SINCE neither Goldman’s example nor Dodd-Frank and Basel III will change Wall Street’s behavior, we have to find a new mechanism. To my mind, its central feature should be that each of the top 100 executives at Wall Street’s remaining “systemically important” firms be personally liable for the risks they take. Not just their unexercised stock options or restricted stock, but every asset they have in their possession: from their cars to their fancy homes to their bulging bank accounts.
The days of privatizing the profits for Wall Street and socializing the risks must end. As radical as this sounds, in truth it would be no different from when — before 1970 — Wall Street was a series of private partnerships.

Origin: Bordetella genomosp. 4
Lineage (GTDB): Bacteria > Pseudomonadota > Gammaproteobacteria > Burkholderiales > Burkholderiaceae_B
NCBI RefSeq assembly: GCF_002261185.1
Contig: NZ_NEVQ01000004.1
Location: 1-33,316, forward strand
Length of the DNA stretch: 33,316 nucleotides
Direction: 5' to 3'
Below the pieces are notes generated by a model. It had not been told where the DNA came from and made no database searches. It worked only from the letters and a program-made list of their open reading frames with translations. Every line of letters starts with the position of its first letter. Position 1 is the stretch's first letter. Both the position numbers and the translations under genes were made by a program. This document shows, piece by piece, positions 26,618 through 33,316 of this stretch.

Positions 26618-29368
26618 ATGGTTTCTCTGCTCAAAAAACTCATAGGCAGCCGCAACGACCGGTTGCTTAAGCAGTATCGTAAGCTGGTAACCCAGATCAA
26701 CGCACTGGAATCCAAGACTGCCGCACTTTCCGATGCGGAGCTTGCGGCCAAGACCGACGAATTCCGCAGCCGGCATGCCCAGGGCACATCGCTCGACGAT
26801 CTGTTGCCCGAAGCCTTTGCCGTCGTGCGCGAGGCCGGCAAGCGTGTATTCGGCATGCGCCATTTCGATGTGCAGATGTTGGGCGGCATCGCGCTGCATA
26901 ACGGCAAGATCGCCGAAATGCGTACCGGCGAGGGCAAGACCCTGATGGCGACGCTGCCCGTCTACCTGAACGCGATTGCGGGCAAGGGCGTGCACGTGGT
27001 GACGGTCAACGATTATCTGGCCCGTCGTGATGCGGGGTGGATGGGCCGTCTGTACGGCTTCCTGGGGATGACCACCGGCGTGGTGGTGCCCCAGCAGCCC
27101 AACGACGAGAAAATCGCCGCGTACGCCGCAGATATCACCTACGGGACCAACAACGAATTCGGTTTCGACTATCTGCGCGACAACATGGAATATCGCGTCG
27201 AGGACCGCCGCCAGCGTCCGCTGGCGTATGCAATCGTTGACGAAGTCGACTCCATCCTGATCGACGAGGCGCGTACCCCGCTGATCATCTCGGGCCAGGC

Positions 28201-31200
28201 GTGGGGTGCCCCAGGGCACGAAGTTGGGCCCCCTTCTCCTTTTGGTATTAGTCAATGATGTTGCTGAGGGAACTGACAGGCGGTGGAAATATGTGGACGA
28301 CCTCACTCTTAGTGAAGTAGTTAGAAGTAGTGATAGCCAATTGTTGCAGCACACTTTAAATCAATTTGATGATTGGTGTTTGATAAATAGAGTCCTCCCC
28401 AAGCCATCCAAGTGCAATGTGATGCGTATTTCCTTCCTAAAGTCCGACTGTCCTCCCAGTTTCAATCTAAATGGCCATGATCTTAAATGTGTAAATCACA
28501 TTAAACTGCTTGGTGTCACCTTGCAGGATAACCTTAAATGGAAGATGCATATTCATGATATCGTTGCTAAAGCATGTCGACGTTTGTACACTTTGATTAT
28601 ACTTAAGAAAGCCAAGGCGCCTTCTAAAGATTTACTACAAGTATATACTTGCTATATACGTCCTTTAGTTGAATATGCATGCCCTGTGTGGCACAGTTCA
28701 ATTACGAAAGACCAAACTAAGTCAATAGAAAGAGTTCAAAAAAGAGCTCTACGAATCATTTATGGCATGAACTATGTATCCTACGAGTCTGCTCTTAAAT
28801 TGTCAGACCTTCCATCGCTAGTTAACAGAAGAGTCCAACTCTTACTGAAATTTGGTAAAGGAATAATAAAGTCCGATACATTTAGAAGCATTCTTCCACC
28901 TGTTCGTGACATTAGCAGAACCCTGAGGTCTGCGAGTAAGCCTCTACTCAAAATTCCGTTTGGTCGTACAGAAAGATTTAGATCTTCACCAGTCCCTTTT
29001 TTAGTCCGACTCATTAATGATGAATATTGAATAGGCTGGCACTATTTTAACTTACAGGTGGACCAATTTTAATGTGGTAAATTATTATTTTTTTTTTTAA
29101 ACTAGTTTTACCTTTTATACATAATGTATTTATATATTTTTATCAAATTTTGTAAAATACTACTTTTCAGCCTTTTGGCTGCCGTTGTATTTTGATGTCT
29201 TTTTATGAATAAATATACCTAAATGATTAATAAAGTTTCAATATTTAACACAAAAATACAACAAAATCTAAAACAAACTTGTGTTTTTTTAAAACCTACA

I don’t know why this is hard to figure out. Investment bank employees get paid massive bonuses for making big sales/trades/swaps/derivatives/whatevers now. As in, their income depends on what happens this year. If something they created goes bad next year or 5 years from now, who cares, because they got their millions already. And they probably sold it off to someone else, so it’s not their problem. And if they held on to it, well, it really doesn’t matter because they’ll get a government bailout every 5 or 10 years anyway.
There are just no incentives to think beyond the next bonus check. Nothing will change until that changes.